“16 and Pregnant” Illuminates Reality

Hannah Tennant

“But that’s all about to change, because I’m pregnant.” These words signal the ringing in of a new episode of MTV’s 16 and Pregnant. This reality show details the lives of selected pregnant teenagers. Each teenage girl tells her story while a camera crew follows her journey through the beginning stages of motherhood.

While all reality television is, by its nature, disgusting and exploitative, 16 and Pregnant manages to bring real issues into the show, instead of following the lives of party-goers on the Jersey Shore. The issues that Lauren Conrad faces, while seemingly of vast importance, are particular only to her and her Hills posse. 16 and Pregnant, however, brings to life problems that could become a reality to any number of teenagers. According to Livestrong, one third of girls will become pregnant before they reach 20.

And unlike many tales of teenage pregnancy in the media, 16 and Pregnant doesn’t glamorize the issue. Gilmore Girls, which chronicled the lives of a quintessential mother-daughter pair, was based upon the mother becoming pregnant at 16 and having to make it on her own. Mother and daughter were welcomed into a tight-knit New England town, had minimal financial troubles, and they developed a beautiful, heart-warming relationship. The life they led seemed desirable.

And in 2007, Juno hit the screens. We all laughed as Ellen Page chatted away on her hamburger phone, describing her unplanned pregnancy  to her friend. Quirky as ever, she circled ads in the paper, searching for parents for her upcoming child, and explained to her offbeat family that she was in trouble. While slightly disappointed, they accepted the situation and supported Juno throughout. The main conflict in Juno revolved not around Juno or her family, but around the two prospective adoptive parents. But once all was said and done, everyone kissed and made up. The movie closed with glamorous Jennifer Garner cradling the beautiful newborn as Michael Cera and Ellen Page serenaded each other with their acoustic guitars. Perfect.

By contrast, the lives of the teenagers on 16 and Pregnant aren’t as charmed and are definitely more realistic. Many of the girls live in broken homes, where their parents have either walked out on them, are divorced, or are involved with new significant others and have put their children at the bottom of their priority list. And instead of having loyal Michael Cera as their boyfriend, many of these girls are involved with boys who are wholly unprepared for fatherhood.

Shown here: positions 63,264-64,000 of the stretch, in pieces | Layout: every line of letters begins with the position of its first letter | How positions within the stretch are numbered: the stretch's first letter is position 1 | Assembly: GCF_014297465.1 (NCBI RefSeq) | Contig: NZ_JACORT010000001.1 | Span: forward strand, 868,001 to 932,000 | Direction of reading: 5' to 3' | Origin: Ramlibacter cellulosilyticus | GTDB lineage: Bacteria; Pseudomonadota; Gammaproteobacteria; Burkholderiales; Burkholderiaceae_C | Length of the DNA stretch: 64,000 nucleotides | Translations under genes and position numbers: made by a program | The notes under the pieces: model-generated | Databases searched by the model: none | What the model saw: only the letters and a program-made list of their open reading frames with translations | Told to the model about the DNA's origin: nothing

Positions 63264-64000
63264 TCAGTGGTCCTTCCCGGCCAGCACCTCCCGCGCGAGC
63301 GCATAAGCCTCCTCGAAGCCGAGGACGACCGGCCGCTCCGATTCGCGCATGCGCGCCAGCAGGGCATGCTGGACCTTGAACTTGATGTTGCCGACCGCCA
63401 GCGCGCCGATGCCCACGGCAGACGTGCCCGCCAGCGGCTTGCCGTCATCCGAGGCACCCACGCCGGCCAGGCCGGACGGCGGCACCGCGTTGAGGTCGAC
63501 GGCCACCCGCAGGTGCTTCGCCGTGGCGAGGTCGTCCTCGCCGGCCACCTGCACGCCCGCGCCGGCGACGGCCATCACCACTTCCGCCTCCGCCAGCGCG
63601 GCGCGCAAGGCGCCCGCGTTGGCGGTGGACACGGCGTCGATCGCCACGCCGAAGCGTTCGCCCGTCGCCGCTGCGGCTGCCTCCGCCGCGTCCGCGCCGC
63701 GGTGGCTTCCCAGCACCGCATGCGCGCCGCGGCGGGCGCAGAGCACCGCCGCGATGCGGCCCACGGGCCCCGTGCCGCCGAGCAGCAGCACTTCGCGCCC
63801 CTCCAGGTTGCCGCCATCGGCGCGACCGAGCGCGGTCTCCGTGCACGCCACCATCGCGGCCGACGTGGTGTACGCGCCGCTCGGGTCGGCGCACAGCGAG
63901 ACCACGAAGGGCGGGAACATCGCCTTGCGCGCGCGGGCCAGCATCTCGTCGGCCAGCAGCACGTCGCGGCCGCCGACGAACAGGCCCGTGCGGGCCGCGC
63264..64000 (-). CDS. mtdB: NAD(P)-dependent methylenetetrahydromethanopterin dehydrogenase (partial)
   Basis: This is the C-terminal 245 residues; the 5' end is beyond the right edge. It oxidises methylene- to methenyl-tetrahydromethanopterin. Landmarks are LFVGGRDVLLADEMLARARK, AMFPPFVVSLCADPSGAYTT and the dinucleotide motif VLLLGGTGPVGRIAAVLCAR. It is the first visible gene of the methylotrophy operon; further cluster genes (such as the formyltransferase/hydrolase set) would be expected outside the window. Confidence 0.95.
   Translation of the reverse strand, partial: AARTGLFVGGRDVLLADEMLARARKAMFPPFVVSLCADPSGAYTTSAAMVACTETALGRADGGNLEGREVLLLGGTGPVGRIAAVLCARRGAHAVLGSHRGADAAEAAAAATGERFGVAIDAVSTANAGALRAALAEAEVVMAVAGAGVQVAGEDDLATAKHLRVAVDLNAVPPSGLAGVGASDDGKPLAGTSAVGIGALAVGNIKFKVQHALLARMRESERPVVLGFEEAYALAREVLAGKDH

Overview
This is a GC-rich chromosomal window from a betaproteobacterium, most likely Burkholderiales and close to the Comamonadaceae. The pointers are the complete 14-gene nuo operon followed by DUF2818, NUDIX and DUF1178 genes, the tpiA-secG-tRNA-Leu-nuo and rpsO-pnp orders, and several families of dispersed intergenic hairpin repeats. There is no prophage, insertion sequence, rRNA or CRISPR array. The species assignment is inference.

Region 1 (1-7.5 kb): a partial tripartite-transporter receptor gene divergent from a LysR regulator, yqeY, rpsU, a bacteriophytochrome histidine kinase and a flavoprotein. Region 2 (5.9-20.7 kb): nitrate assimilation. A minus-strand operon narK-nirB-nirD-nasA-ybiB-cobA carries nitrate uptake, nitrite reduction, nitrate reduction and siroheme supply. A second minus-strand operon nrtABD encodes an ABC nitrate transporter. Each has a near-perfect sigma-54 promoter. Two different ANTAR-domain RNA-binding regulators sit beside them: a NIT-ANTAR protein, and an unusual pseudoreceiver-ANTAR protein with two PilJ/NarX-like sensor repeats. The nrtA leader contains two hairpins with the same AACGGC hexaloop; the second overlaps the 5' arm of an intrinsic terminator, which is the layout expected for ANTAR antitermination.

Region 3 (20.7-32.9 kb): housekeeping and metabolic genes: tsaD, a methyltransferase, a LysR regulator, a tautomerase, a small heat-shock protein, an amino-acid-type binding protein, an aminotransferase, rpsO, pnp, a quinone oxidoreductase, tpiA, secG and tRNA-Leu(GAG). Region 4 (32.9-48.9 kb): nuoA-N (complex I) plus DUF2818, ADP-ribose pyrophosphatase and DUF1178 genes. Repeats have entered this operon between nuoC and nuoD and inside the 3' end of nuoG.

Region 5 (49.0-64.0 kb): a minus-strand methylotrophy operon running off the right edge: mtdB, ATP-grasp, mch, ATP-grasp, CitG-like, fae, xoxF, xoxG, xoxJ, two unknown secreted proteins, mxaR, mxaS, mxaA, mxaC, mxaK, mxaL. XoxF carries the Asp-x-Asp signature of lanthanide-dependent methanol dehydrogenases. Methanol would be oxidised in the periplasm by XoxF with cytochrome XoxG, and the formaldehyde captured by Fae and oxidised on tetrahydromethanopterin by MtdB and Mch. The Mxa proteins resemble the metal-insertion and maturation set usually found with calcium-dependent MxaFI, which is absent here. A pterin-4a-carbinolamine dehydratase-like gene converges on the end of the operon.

16 and Pregnant seems to be geared towards education as much as entertainment. At some point during the episode, the pregnant girl discusses the manner in which she got pregnant and exactly which contraceptives weren’t used. Furthermore, during commercial breaks, public service announcements are placed sporadically, with messages like “Teen pregnancy is 100% preventable.” Each episode concludes with a weary-eyed girl, having not slept in many days because of her wailing baby, describing her regrets to the camera.

The show is able to convey the strain that the pregnancy is having on these girls’ lives. Often, the camera crew is inside the delivery room, and documents the immense pain that the girls experience. It shows the screaming matches that these girls get into with their families and boyfriends, and the problems the girls face when it comes to finishing their education. And recently, MTV introduced a spin off of 16 and Pregnant, Teen Mom. This reality show selected four girls who were originally on 16 and Pregnant and follows their lives. Teen Mom portrays the burden of unexpected motherhood.

At first, shows like 16 and Pregnant and Teen Mom seem to be a cheap attempt at bad natured entertainment. But upon closer inspection, these shows are providing a very real look into a future best avoided. As one 16-year-old mother remarked, “My mom was a teen mom and she told me how hard it was going to be; I wished I would’ve listened. This is not how my life was supposed to be.”